The parties stipulated that the damage caused by the fire exceeded the face amount of the policy, and that if Lloyd's was liable, the full $500,000 would be payable for the structure and $100,000 for the contents. There was also testimony offered both by Tyris and Mackres that the Tyris brothers did not set the fire, denied any involvement in the fire, were not in financial difficulty, had no motive to cause the fire, and that Kotzker's testimony was unreliable and untrue. Thus the facts surrounding the Tyris parties' responsibility for the fire, either by setting it themselves or by obtaining someone else to set the fire, were very much in dispute at trial.

At the close of all the evidence, and despite the disputed state of the evidence, the trial Judge granted Tyris's R. 4:40-1 motion for judgment against Lloyd's on the arson defense. The Judge initially questioned whether Lloyd's was bound by the testimony of its adjuster, who had expressed the belief that Peter Tyris himself set the fire, to the exclusion of the alternate theory that one or more of the Tyris brothers arranged for someone else to set the fire. The Judge does not appear to have ruled on this basis, and the record clearly reflects that throughout the pretrial and trial of this matter, Lloyd's maintained either that one of the Tyris brothers himself set the fire or that one or more of them arranged for the fire to be set.

However, in granting the motion against Lloyd's, the trial Judge improperly weighed the credibility of the Kotzker testimony. Tyris had objected to Kotzker's testimony about the Michael Tyris statement on the ground of surprise. Kotzker had been named in answer to interrogatories as a person with relevant knowledge. To the extent that the specific statement attributed to Michael Tyris had not been revealed in discovery, any prejudice was dispelled when the Judge gave Tyris the opportunity to depose Kotzker before he testified in front of the jury. Tyris did not take his deposition, and after a hearing pursuant to N.J.R.E. 104, Kotzker was permitted to testify. Nevertheless, in ruling on the motion for judgment, the Judge stated:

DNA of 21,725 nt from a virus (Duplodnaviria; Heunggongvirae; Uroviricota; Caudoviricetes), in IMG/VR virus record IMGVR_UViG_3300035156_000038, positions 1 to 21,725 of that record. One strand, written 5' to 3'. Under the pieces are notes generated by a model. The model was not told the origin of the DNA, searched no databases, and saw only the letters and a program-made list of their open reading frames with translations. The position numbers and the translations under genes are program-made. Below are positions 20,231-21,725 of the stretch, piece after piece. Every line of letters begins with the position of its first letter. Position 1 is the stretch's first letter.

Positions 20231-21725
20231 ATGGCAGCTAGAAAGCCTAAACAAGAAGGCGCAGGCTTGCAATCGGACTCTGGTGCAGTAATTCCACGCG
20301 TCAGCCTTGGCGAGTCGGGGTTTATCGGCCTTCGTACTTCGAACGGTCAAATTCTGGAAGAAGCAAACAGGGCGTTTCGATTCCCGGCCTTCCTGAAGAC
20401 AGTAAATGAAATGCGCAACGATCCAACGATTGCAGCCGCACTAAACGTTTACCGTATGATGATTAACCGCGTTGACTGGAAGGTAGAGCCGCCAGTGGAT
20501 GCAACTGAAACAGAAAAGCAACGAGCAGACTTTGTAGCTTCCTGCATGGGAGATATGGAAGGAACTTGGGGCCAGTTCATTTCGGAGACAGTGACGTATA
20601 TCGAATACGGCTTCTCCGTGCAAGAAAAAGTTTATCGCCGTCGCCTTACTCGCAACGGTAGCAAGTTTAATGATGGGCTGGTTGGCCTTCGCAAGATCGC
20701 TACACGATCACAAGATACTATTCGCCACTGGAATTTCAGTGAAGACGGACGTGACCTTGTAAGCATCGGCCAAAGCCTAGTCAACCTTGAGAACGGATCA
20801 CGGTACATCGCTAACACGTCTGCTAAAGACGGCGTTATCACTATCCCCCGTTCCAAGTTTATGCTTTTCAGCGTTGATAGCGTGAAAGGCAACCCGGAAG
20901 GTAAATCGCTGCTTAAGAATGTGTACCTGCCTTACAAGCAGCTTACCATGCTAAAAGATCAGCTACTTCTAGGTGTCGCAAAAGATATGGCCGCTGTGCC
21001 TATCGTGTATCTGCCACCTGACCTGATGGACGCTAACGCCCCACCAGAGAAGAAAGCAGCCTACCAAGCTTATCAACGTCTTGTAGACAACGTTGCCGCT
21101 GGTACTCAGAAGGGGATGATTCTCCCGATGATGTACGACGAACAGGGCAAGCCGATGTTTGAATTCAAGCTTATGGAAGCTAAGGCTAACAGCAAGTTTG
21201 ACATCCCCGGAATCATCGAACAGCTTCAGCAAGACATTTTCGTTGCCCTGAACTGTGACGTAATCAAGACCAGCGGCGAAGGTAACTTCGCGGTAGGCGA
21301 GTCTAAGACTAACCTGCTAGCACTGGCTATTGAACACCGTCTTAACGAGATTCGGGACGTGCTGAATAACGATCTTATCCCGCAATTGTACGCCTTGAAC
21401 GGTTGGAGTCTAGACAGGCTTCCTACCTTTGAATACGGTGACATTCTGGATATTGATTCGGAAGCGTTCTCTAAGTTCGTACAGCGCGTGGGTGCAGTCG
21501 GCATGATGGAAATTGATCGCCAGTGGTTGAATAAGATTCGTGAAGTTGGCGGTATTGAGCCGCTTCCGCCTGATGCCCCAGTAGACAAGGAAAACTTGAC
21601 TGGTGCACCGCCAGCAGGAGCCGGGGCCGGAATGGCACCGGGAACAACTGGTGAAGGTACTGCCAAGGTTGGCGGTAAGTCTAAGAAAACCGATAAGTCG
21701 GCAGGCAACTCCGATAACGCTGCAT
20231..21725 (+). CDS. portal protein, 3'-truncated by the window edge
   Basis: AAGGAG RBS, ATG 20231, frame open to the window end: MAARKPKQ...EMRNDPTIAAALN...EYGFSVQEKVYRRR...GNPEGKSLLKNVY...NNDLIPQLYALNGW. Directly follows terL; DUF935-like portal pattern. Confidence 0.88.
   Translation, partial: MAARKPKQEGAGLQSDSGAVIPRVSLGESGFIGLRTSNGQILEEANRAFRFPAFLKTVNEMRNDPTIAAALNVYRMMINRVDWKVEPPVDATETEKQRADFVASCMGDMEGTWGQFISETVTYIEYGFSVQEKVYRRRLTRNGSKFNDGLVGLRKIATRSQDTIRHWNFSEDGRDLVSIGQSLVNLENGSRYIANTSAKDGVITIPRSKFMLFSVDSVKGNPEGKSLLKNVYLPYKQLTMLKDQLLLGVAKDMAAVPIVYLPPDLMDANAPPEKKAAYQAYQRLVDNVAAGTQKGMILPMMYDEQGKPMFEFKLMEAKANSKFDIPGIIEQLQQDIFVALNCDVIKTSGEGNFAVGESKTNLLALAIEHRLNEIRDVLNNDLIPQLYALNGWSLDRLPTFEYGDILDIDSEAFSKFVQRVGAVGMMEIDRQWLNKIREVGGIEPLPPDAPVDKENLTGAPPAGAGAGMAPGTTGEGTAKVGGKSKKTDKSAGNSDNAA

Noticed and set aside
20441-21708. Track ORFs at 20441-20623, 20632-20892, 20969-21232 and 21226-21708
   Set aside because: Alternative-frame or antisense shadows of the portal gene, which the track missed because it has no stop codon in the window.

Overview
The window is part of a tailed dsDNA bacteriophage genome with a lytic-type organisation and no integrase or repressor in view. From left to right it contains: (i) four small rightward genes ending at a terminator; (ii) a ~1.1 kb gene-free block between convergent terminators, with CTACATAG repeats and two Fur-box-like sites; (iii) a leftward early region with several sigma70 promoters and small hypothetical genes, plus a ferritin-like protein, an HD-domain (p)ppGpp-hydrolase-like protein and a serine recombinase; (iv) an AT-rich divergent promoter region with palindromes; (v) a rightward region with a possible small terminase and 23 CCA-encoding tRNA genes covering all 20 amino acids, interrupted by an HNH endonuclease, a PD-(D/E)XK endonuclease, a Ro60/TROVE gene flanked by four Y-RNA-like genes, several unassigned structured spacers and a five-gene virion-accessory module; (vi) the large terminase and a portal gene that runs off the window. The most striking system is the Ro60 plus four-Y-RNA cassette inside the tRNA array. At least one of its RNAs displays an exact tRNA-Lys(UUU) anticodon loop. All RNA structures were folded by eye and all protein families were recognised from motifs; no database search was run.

This court had the opportunity to observe this witness during the Rule 104 hearing out of the presence of the jury and his contradictory statements presented to the jury. While the inconsistency was alluded to during the trial, the jurors did not have the opportunity to observe his demeanor during the Rule 104 hearing and compare it to that during the trial before the jury. This court had the unusual ability to make that observation.

Only if all of the testimony against Tyris had been incredible, such that reasonable minds could not differ, would a motion for judgment have been warranted. That was hardly the case here, and it was error to weigh the evidence as the Judge did.

On a motion for judgment under R. 4:40-1, the standard is the same as that for determining a motion for judgment notwithstanding the verdict under R. 4:40-2, or for determining a motion for involuntary dismissal under R. 4:37-2(b). The court must accept as true all evidence supporting the position of the non-moving party, according that party the benefit of all legitimate inferences that can be deduced from such evidence. If reasonable minds could differ, the court must deny the motion. See Brill v. Guardian Life Ins. Co. of America, 142 N.J. 520, 535-36 (1995); Dolson v. Anastasia, 55 N.J. 2, 5-6 (1969). In light of the procedural events in this case, it must be emphasized that R. 4:40-2(a) specifically provides:

The court may reserve decision on a motion for judgment made at the close of all the evidence, submit the case to the jury and then decide the motion either before or within 10 days after the verdict, or if no verdict is returned, within 10 days after the jury's discharge. The court may enter judgment in accordance with the motion or in the interest of Justice order a new trial.

If the trial Judge had substantial doubts about the sufficiency of the credible evidence, reserving decision would have been appropriate.

With respect to the substantive elements of arson as a defense to a civil claim for fire insurance coverage, the burden of proof upon the insurance company is to prove by a preponderance of the evidence, circumstantial or direct, "that plaintiff either set fire to the buildings or caused such to be done." Crossley v. Allstate Ins. Co., 362 N.W.2d 760, 762 (Mich. Ct. App. 1984). The Michigan Court of Appeals in Crossley noted that judgment rendered by the court rather than by a jury is "especially suspect where motive and intent are at issue, or where the credibility of a witness or deponent is crucial." Id. (citations omitted). That observation is equally applicable here, where the arson defense depends on circumstantial evidence and turns entirely on the credibility of such evidence. See, e.g., Great American Ins. Co. v. K.& W. Log, Inc. 591 P.2d 457, 459-60 (Wash. Ct. App. 1979) (holding that the arson defense can be proved by a preponderance of entirely circumstantial evidence).